The accidental yogi
Have you ever been in a yoga class, tuned out from your instructor’s voice because you’re so focused on getting into position, or breathing, or concentrating on a spot on the floor or wall, and then found yourself totally lost as you hear your teacher announce the next posture in Sanskrit?
“Blah-blah-blah-asana” is what I hear (sorry Sebastien!) when this happens to me, and I freak out and feel bad for not knowing what posture I am supposed to be moving into. I mean, there are only 40 postures in the series, I should be able to memorise the names. But it’s just so damn difficult. It feels harder than learning a whole new language in its entirety.
“But why do you need to know the names?” says Isabel, one of Sebastien’s guest teachers at Hot Yoga Ibiza this month, when I mention it in passing. “Why stress yourself out over something that’s not essential to your practice?” She’s right – you don’t need to know them if you have a teacher there to explain how to get into position correctly. What’s important is that you give your best. That you practice non-attachment. If you don’t know the names, it doesn’t matter. You don’t need to feel guilty. With time and practice they will come.
Yeah yeah. I know. But remember last month how I was telling you I want to ‘win’ at yoga? I have a thirst to know it all, and I want to know it now. Just like learning ‘please’ and ‘thank you’ when you’re in a new country (‘por favor’ and ‘gracias’ here in Ibiza!), I like to at least have a basic understanding of what I’m actually saying, hearing or practicing.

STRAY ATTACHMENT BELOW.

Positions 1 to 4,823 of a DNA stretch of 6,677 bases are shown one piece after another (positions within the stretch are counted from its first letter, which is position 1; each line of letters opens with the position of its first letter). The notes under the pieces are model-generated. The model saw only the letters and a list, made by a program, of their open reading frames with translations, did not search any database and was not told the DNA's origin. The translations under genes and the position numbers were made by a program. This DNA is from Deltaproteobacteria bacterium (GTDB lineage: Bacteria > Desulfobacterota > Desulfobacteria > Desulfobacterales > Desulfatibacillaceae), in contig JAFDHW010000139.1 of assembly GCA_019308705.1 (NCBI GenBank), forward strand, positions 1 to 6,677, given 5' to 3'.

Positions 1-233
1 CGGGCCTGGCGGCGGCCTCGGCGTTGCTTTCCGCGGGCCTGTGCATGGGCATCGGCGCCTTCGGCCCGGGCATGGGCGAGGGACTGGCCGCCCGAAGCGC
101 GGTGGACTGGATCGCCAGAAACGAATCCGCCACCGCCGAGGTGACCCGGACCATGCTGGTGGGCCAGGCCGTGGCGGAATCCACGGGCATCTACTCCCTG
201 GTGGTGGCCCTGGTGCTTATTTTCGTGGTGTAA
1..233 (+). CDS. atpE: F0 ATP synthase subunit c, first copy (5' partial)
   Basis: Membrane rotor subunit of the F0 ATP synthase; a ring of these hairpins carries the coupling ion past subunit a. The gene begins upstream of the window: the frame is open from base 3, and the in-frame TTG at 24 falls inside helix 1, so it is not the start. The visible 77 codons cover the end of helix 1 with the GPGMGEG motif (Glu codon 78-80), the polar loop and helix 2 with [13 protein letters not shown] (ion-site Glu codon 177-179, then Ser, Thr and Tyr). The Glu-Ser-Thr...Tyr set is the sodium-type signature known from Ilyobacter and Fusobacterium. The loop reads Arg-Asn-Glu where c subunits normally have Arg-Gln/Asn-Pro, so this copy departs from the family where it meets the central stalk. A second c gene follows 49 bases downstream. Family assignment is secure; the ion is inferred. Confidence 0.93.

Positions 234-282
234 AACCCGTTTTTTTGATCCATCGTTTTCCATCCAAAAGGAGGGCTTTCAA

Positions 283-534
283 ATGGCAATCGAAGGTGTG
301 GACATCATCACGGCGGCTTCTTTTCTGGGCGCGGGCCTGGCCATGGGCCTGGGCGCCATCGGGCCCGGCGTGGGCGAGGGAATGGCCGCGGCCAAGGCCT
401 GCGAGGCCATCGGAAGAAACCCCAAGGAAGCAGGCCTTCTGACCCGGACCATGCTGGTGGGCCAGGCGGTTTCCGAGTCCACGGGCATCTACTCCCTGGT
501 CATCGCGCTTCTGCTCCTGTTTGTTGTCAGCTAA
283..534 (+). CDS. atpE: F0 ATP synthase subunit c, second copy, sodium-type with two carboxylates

So I’ve spent time researching. And here’s what I know. ‘Asana’ means physical posture. You whack ‘asana’ on the end of the base word, and it means ‘that pose’. The root of the pose comes from one of four categories – anatomy, animals, sages and deities. For example, ‘ustra’ means camel and thus ‘ustrasana’ is camel pose. ‘Sava’ translates to ‘corpse’ and so ‘savasana’ equals corpse pose. The magical term that in the very beginning of my practice signified a valuable 20 seconds to rest (it wasn’t hard to learn that one quickly)!
The problem for me is, with the asana on the end, all the postures seem to sound the same!
Meanwhile, the English translations are super easy to remember. You can always see the name’s resemblance in the aesthetic of the asana. Crow, frog, short man, eagle, half moon, balancing stick, triangle, tree, cobra, locust, camel, rabbit, wind-removing (makes me giggle every time) and corpse. We’re lucky that Sebastien teaches his classes in the Hot Yoga Ibiza studio using a clever combination of Sanskrit, English and Spanish – basically, if you don’t get it, he can provide you the right mental trigger. For me, this is perfect, and I don’t get too embarrassed when I tune out every now and then.
But back to learning the real thing. They say (and when I say ‘they’, I actually mean Google) you need to hear a word seven times to remember it. That repetition is the key to learning Sanskrit. That just like yoga, practice makes perfect. The only name I can get my head around so far is ‘Utkatasana’ and that’s because I made a little connection in my head – the sound ‘kat’ reminds me of a cat, and cats are the very opposite of awkward. I know – weird. But it works for me. And I’ll keep listening.
The simple fact is you can practice yoga without knowing any Sanskrit. Just absorb the words as you hear them. We are blessed to have books, the internet, and of course, our valuable teachers to help us if we want to go deeper, to learn more. I’m content – for now – to keep speaking Sansk-lish.